God is the source of Creation and He sustains the creation in His plan. We read, “Look at the birds in the sky; they do not sow or reap, they gather nothing into barns, yet the heavenly Father feeds them. Are not you more important than they… If God so clothes the grass of the field, which grows today and is thrown into the oven tomorrow, will he not much more provide for you, O you of little faith?”  God cares for even the most insignificant of his entire creation and so you and I can imagine how much more does he care for us, the crown of His creation. Brothers and Sisters, God provides for us. This is what we need to trust and this is what we need to hold on it. Any laxity on this element and when we fail to place trust in God’s providence, our priorities change, God is relegated to a secondary place. It is our faith in God at all times and perseverance in that faith in all situations determines where our priority is.

The Gospel further says, it is the pagans who worry unnecessarily. In other words, it is not expected of the believers to worry, it is not expected of Christians to worry about what to eat, drink and wear. So the moment we are preoccupied and obsessed with the worldly items and show no signs of trust in God, we deny our identity, we lie about our God and we bear counter witness to Gospel.

Jesus invites us to seek first the kingdom of God and his righteousness, and all these things will be given us. Actions, it is said, reveal our priorities. Being part of God’s Kingdom meaning being part of what God wants to do in this world and building God’s kingdom meaning doing what wants t do in this world is our priority. Our life as Christians, our life with others, our life in this world shall be a witness to God’s love and care, Let us live so.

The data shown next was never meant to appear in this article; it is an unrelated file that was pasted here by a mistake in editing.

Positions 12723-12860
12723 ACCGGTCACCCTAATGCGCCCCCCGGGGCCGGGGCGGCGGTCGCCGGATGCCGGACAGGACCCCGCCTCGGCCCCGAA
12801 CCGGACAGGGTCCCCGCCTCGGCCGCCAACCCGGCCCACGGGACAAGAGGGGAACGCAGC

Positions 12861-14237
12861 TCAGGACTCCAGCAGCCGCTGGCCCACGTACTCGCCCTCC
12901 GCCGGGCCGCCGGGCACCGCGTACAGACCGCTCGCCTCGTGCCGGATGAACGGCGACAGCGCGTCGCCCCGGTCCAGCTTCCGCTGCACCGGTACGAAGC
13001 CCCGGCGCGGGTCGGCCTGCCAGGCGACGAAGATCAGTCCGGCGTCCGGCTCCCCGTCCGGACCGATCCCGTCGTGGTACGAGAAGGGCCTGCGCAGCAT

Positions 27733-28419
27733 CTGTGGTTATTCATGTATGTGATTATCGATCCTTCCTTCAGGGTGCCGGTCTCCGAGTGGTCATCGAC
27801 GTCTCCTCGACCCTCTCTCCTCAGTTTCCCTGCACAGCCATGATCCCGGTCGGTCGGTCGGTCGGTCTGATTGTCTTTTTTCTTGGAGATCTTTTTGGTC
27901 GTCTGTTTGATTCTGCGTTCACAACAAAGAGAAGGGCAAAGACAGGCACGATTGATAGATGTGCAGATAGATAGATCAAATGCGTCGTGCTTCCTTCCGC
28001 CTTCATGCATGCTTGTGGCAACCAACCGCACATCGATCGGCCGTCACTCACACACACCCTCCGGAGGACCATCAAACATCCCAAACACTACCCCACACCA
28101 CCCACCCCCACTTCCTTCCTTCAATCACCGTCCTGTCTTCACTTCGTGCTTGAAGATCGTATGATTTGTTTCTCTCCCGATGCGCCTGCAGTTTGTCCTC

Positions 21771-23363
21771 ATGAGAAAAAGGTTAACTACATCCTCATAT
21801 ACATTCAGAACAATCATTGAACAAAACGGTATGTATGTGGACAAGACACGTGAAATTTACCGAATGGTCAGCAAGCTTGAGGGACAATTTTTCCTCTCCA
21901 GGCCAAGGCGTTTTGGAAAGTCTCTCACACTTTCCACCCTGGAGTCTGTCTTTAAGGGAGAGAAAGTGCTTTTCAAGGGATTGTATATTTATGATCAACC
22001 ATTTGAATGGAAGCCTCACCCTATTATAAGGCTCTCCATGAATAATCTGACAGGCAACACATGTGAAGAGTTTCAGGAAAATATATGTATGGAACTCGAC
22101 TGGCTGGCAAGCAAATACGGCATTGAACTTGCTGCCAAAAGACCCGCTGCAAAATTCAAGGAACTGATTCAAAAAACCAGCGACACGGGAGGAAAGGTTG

Twenty-third Sunday in Ordinary Time Is 35:4-7a Jas 2:1-5 Mk 7:31-37 6th September 2015

Concern for the Poor

God has created us in His image and likeness. As God’s children, there are no distinctions among us on the basis of colour, race, status and so on. We are all invited to treat one another with the same respect and esteem. One’s riches or position in the society should not only be a determining factor for respect. St. James writes, “My brothers and sisters, show no partiality as you adhere to the faith in our glorious Lord Jesus Christ.” The question that St. James poses today is, “Is our church free from distinctions, differences and partiality?”